|Development or the wide-open spaces?|
|Written by Mark Lineberger|
|Wednesday, 20 February 2008 13:25|
When Camp Verde incorporated in 1986, its new borders contained a great deal of National Forest land.
Fully aware that their voices will not likely affect how the U.S. Forest Service conducts business, members of the Camp Verde Town Council narrowly voted last week to send a letter asking that the Forest Service not sell off public lands inside town limits to private developers.
It was an ideological debate, with Mayor Tony Gioia arguing that the town should strive to guarantee its wide open spaces that have drawn many residents to the area and Councilman Ron Smith arguing that town government has no business telling anybody what to do with their land.
When all was said and done Gioia was joined by Vice Mayor Brenda Hauser and Councilwoman Norma Garrison and Councilman Charlie German in supporting the letter.
Councilmen Greg Elmer and Bob Kovacovich sided with Smith in voting against it.
Congress recently changed the rules to allow the Forest Service to trade or sell off land, Gioia said.
Smith argued that that had enabled the government to trade off some lands in order to obtain more valuable wilderness areas worth preserving.
Gioia maintained that the open lands inside Camp Verde give the town much of its appeal and character.
“We own the land as citizens of the United States,” Gioia said. “We don’t want to see that land developed.”
see that land developed.”
Smith countered that between the Yavapai-Apache Nation picking up as much land as possible for expansion and other features of the landscape, Camp Verde needs as much land as possible available for future growth and development.
“I’m opposed to any government telling property owners how to use their land, including the Forest Service,” Smith said. “I don’t believe that government should have that power.”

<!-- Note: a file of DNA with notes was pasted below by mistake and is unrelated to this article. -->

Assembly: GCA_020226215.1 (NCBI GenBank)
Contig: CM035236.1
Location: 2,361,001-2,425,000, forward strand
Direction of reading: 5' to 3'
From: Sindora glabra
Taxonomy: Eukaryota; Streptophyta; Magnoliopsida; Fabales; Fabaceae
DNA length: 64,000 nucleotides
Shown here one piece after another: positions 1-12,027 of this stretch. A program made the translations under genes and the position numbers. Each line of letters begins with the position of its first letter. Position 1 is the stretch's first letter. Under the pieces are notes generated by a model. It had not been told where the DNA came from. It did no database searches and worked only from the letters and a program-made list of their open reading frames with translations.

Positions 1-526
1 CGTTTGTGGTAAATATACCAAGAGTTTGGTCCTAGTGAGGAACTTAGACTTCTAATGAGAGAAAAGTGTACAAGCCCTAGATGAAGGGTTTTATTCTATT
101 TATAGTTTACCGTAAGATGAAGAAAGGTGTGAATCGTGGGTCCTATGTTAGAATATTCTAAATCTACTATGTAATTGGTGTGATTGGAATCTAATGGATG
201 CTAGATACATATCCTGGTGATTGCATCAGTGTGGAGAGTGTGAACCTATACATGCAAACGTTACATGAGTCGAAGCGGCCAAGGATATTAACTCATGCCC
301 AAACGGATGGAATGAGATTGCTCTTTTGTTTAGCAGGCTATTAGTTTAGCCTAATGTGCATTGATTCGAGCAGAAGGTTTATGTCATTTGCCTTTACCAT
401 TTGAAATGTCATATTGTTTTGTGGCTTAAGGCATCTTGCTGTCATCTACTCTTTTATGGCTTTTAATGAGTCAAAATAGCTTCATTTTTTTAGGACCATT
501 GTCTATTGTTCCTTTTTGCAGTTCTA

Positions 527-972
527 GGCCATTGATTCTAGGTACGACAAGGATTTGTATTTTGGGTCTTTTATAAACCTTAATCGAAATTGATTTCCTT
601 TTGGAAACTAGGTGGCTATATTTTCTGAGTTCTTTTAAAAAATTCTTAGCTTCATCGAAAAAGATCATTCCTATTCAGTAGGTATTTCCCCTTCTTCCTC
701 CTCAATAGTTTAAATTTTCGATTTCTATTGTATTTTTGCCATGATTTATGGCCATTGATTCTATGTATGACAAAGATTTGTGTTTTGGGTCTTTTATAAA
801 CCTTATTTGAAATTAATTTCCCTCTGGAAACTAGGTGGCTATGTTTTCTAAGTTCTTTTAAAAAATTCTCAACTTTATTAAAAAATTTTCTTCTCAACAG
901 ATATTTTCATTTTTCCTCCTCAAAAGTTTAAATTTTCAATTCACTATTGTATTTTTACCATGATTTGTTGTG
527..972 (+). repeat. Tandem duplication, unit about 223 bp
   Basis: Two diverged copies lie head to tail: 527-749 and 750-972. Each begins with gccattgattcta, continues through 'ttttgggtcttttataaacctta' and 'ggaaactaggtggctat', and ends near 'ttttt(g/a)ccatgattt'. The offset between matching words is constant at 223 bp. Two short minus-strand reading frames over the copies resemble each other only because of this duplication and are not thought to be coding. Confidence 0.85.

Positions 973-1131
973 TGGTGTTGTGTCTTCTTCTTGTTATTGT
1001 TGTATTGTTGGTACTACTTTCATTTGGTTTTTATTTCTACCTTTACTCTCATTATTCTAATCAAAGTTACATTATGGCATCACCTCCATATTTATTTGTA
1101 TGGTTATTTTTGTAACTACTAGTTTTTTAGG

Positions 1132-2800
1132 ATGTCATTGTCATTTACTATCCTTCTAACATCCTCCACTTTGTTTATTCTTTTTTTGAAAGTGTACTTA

Gioia said the letter wasn’t telling the Forest Service anything, and was simply making a suggestion on behalf of the Town of Camp Verde.
As for selling off land in Camp Verde to protect other areas, Hauser said that argument didn’t sit with her.
“I don’t think there’s any land in Arizona more important than our land right here,” Hauser said. “We’re not going to see that. All we’ll see is rooftops. It’s worth asking.”
Gioia added that as far as commercial development goes, the town already has empty land waiting for infrastructure and development.
It probably won’t matter anyway, German said, who has had family members with careers in the Forest Service.
German, who owns property adjacent to Forest Service lands, said when he bought it he was told that only an act of Congress would change the nature of the landscape.
“That’s exactly what it took,” Gioia said.
Camp Verde resident Jennifer Dutton voiced her opinion in support of the letter.
“People love the feel of Camp Verde,” Dutton said. “They like our surroundings in the community, the public lands. We’re just blessed. I feel like we’re trading ourselves away when we do this.”